By 1995, no white person had been prosecuted in federal court under the 1986 crack mandatory minimums in Los Angeles and other major cities, although hundreds of blacks had been (Weikel, 1995). Another study by the U.S. Sentencing Commission (1995) found the 100-to-1 powder cocaine-crack cocaine variation seemed to have an invidious impact on black offenders. For example, 88.3 percent of the mandatory crack sentences were imposed on blacks in FY 1993. The Commission recommended changes in the guidelines (60 Fed. Reg. 25,074, May 10, 1995), but for the first time Congress voted to disapprove the Commission’s proposed amendments to the sentencing guidelines (P.L. 104-38, Oct. 30, 1995).

So what’s the 100-1 threshhold disparity about?

Amoung of drug that triggers
federal mandatory minimum cocaine sentences
(for first time offenders)
Crack cocaine Powder Cocaine
5-year sentence 5 grams 500 grams
10-year sentence 50 grams 5000 grams (5 kilos)

So it takes 1/100th the amount of crack to trigger the same mandatory minimum as powder.

Remember, when Len Bias died in 1986, he played basketball for the University of Maryland. Let’s see what happened in Maryland after his death.

From “Race and Incarceration in Maryland: Executive Summary: A Policy Brief Commissioned by Maryland’s Legislative Black Caucus” (October 20th, 2003)

In 1986 [the year Len Bias died], White and African American drug offenders represented similar proportions of all those sent to prison in the state (17% and 15%, respectively). But by 1999, nearly half (47%) of all African American prison admissions in Maryland were for drug offenses, compared with 21% for Whites. African American are 28% of the general population, 68% of all people arrested for drug offenses in Maryland, and 90% of the people imprisoned in the state for drug offenses.

The increase in African American admissions to prisons for drug offenses was 18 times greater than the increase in White drug offender admissions between 1986 and 1999. African American admissions for drug offenses represented 94% of growth of the state’s use of prison for drug offenses. The African American rate of drug prison admissions per 100,000 citizens grew at 8 times the rate of the White drug prisoner rate over the period. In 1999, African American youth represented 93% of all young people admitted to prison for a drug offense. Between 1986 and 1999, African American youth represented 96% of the new youth prison admissions for drug offenses.

And, of course, it wasn’t just in Maryland. This movement toward increased incarceration in general, and increasingly racially disparate incarceration was happening across the country, to the point of horrendous proportions.


  • African Americans now serve virtually as much time in prison for a drug offense (57.2 months) as whites do for a violent offense (58.8 months).
  • 81.4% of crack cocaine defendants in 2002 were African American, while about two-thirds of crack cocaine users in the general population are white or hispanic.
  • The average sentence for a crack cocaine offense in 2002 (119 months) was more than three years greater than for powder cocaine (78 months).

… and in the states:

  • In 10 states African American men are sent to state prison on drug charges at rates that are 27 to 57 times greater than those of white men in the same state. (Punishment and Prejudice: Racial Disparities in the War on Drugs, Human Rights Watch, May 2000, p. 17)
  • When sentenced for drug offenses in state courts, whites serve an average of 27 months and blacks an average of 46 months. (Justice on Trial: Racial Disparities in the American Criminal Justice System, Leadership Conference on Civil Rights and Leadership Conference Education Fund,p. 25)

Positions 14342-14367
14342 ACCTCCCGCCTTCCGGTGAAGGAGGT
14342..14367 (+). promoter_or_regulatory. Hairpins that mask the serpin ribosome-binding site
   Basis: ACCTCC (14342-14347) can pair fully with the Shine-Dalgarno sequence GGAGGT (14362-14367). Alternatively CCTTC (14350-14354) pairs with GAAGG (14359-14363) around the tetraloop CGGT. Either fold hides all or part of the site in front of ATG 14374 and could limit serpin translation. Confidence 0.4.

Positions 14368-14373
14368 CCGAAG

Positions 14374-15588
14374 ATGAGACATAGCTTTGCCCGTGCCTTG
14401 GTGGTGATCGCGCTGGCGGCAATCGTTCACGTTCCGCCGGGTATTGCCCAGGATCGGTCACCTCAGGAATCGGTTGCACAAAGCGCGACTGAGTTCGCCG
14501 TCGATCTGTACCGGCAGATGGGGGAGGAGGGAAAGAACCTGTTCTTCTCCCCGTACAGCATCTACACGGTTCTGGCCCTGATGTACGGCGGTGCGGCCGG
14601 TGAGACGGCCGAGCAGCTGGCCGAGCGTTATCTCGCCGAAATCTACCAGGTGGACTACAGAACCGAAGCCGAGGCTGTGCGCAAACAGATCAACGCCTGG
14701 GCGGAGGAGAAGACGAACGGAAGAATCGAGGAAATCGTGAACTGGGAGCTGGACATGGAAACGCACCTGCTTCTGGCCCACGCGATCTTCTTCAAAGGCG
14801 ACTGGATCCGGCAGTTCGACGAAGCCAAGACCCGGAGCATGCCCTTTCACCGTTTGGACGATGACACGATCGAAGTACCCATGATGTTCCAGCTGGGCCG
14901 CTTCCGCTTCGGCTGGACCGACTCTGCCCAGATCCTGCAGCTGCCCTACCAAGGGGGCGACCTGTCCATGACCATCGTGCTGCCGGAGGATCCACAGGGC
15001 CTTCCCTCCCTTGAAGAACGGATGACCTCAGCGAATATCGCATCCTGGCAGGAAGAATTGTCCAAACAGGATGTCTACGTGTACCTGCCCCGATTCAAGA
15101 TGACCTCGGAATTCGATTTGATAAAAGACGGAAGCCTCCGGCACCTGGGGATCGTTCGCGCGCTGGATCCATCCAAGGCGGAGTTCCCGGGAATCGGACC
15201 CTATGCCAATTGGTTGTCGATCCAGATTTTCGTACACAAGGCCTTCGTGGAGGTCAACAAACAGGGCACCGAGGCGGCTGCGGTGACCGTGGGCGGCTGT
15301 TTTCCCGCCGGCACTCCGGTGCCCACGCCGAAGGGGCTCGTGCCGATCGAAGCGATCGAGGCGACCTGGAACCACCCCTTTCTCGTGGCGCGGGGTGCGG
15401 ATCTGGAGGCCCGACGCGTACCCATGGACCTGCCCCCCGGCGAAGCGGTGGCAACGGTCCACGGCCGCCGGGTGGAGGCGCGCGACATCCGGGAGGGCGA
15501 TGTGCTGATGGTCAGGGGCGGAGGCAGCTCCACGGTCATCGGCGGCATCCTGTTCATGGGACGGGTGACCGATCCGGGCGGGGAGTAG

The government still has failed to address any meaningful reform to the Len Bias legacy, so the problem will most likely continue to get worse.

Now and then, some are trying to make a difference. Earlier this year, U.S. District Court Judge Gregory Presnell in Orlando, FL refused to apply the Federal crack cocaine sentencing guidelines. He ruled:

This arbitrary and discriminatory disparity between powder and crack cocaine implicates the Section 3553(a)(2)(A) factors. Unless one assumes the penalties for powder cocaine are vastly too low, then the far-higher penalties for crack are at odds with the seriousness of the offense. The absence of a logical rationale for such a disparity and its disproportionate impact on one historically disfavored race promotes disrespect for the law and suggests that the resulting sentences are unjust. Accordingly, these statutory factors weigh heavily against the imposition of a Guidelines sentence.

The fact that this sentencing disparity has not yet been corrected by Congress is a powerful racist stain on our government. And there has been a disturbing lack of leadership in this area by black politicians, combined with racist co-opting of the black community by our drug warriors.

Now certainly, not every aspect of this story can be specifically attributed to Len Bias (and the results can hardly be considered Len’s fault). However, it’s clear that Len Bias’s death served as a catalyst for political activity that resulted in laws a powerful, damaging, and racially disparate effect.

But this is a powerful reminder of what can happen when you combine hysterical media coverage with self-serving politicians. But I repeat myself.

There is a bit of rather perverse poetic justice in this story. The Democrats, in their rush to outdo the Republicans in being “tough on drugs,” helped create a system that disenfranchised a group that traditionally has voted Democratic. In large part because of the war on drugs and mandatory minimums, one in four black men in Florida are not allowed to vote. If the Democrats hadn’t been in such a rush to look as tough on drugs as the Republicans back in 1986, George W. Bush would never have become President in 2000.